The Parliamentary Opposition Group has urged the Government to clear the air over Australian security deal in Solomon Islands.
A statement by the Opposition Group said the Government must come clean on whether the claims are true or not.
The Opposition said the Government needs to be reminded that any permanent stationing of Australian Federal Police AFP in the country would generate a lot of debate.
It adds, most of the debate will border on our sovereignty and the capabilities of our own police force.
The statement said the Parliamentary Opposition Office calls on the Government to consider a national consultation if AFP is invited after RAMSI leaves.
Meanwhile, the Parliamentary Opposition Office urged RAMSI’s cabinet sub-committee to produce a comprehensive report that should include a roadmap forward after RAMSI.
It said this report should indicate whether or not such undertaking is necessary.
The Parliamentary Opposition emphasized that such comprehensive report should be made ready before the next sitting of parliament.
Meanwhile, the Solomon Islands Indigenous People’s Human Rights Advocacy Association (SIIPHRAA) has expressed, such security arrangement might be undermining the local police force.
SIIPHRAA’s Chief Executive Officer Mr. Moses Ramo said the Regional Assistance Mission to Solomon Islands (RAMSI) has trained local police and are capable of providing security for this country so such arrangement would not need.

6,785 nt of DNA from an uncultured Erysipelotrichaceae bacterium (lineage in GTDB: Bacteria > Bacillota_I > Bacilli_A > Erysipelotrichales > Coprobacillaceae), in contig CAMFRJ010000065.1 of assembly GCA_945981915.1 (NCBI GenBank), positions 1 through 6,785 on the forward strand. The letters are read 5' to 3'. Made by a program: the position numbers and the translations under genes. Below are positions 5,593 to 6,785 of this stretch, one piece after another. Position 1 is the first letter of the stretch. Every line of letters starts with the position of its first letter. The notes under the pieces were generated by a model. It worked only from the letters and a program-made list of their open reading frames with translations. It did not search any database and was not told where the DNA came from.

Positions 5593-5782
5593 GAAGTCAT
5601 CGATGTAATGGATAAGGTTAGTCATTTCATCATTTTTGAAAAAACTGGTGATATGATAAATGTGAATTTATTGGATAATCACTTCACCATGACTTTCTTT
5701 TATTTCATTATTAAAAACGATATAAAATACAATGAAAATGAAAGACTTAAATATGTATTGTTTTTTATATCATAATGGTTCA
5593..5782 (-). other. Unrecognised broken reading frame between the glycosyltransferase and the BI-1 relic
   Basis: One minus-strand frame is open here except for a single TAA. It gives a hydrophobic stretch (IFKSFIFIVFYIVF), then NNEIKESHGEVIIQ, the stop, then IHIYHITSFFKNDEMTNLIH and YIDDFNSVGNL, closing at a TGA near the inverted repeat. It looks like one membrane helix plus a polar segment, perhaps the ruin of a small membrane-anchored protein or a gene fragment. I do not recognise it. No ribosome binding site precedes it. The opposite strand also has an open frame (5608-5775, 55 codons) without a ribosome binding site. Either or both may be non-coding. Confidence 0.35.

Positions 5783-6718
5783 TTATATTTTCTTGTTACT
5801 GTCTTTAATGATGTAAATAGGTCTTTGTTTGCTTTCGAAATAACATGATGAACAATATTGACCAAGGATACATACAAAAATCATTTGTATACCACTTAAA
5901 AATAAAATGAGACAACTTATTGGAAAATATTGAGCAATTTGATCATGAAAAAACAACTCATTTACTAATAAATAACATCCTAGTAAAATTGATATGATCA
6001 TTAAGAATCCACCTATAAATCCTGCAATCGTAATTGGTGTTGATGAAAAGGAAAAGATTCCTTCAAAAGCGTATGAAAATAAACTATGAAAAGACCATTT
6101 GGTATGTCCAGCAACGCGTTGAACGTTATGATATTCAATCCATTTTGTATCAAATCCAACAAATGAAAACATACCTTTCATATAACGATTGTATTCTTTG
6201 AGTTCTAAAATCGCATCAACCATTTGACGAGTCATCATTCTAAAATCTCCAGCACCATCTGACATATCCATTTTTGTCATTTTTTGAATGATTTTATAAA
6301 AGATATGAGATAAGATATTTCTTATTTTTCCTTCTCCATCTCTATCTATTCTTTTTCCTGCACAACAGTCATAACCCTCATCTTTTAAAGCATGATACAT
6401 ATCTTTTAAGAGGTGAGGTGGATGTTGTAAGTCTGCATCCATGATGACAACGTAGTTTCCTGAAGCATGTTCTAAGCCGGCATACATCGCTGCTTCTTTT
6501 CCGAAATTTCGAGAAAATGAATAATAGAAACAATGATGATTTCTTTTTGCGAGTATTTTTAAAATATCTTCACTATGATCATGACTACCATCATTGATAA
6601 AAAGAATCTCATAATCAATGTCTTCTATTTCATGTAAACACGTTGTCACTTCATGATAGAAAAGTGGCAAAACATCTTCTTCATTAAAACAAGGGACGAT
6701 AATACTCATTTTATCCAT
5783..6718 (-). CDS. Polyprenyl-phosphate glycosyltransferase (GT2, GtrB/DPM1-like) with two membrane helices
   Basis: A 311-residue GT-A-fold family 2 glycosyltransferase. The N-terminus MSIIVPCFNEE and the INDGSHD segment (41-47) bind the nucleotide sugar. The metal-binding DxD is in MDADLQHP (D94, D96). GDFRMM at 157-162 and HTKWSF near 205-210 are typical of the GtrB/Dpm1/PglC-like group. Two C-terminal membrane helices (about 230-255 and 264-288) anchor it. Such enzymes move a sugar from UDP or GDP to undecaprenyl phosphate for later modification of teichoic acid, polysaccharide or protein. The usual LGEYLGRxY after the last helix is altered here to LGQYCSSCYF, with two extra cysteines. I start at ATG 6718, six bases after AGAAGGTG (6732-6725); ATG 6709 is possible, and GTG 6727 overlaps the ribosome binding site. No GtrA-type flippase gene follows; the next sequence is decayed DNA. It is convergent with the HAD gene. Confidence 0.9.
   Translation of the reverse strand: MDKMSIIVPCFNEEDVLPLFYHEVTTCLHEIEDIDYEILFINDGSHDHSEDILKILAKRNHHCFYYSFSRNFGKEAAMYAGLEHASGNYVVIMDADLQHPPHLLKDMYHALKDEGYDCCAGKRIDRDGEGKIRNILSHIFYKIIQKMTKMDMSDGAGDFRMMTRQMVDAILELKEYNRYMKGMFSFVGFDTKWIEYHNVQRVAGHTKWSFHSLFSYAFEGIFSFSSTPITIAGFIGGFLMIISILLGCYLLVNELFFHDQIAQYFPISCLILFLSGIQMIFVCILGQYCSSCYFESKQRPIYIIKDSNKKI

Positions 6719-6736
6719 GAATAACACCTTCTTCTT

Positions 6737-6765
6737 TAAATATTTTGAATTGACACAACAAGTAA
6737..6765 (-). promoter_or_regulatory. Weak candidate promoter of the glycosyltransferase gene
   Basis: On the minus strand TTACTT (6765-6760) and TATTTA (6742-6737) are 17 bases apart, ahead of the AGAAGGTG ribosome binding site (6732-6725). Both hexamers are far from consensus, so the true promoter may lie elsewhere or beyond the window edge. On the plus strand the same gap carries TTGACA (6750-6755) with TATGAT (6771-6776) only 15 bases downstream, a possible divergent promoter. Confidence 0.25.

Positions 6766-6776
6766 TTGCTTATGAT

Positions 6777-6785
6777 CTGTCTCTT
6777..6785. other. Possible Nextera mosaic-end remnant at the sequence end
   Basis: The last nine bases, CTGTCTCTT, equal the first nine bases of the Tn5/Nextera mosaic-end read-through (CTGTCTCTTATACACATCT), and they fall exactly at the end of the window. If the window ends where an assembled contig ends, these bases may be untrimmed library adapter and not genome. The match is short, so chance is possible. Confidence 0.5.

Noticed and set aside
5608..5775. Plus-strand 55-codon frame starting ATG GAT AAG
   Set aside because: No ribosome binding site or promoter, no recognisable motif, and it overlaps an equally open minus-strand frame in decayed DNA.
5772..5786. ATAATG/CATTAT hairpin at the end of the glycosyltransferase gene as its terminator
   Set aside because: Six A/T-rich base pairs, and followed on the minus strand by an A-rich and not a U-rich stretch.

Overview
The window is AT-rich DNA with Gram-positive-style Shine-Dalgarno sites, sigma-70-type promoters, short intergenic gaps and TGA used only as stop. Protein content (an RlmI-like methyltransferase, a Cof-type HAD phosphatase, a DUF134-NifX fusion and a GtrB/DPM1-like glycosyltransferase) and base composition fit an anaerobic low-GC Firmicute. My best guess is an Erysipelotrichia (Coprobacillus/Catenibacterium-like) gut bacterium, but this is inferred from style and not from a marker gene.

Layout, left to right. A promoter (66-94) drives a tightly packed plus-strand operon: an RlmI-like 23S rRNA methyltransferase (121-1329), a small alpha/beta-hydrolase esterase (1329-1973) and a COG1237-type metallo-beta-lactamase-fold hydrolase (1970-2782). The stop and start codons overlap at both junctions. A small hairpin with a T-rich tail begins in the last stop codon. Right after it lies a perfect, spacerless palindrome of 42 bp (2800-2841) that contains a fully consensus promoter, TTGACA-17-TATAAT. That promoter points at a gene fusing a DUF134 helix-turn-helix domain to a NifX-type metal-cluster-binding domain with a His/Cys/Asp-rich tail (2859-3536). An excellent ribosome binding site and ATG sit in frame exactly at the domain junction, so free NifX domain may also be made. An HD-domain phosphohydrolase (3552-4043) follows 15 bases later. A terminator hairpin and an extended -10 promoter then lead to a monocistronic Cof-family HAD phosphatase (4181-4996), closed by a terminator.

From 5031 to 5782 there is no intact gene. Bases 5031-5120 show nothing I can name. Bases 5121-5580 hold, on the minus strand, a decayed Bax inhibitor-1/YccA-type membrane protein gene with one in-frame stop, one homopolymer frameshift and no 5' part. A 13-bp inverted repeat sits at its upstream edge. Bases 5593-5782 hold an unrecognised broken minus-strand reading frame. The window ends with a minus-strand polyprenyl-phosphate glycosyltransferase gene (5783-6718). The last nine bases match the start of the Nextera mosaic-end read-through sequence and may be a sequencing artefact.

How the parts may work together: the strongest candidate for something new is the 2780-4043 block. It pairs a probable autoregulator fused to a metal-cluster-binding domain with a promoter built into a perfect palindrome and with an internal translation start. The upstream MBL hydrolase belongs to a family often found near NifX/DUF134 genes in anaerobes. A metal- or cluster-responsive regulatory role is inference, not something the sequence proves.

“They have trained the Royal Solomon Islands Police Force enough capability to handle issues in the country and to provide national security in the Solomon Islands so SIIPHRAA’s view is it wants to know in who’s interest are they coming and what are they coming to do? If the Royal Solomon Islands Police Force is capable through the RAMSI training provided for the past 12 years then Solomon Islands doesn’t need any permanent security arrangement.”
Meanwhile, Mr. Ramo said the arrangement was proposed on Australia’s own interest, not like the first arrangement on RAMSI.
He adds this arrangement would backfire if our leaders are not careful in their decisions.
“There are two arrangements, first is what our government requested in 2003 and nobody asked for this lasted move so maybe it is for their own interest and very soon you’ll see its result. When they satisfied their interest they will go home and will only fulfill the saying “here today, gone tomorrow”.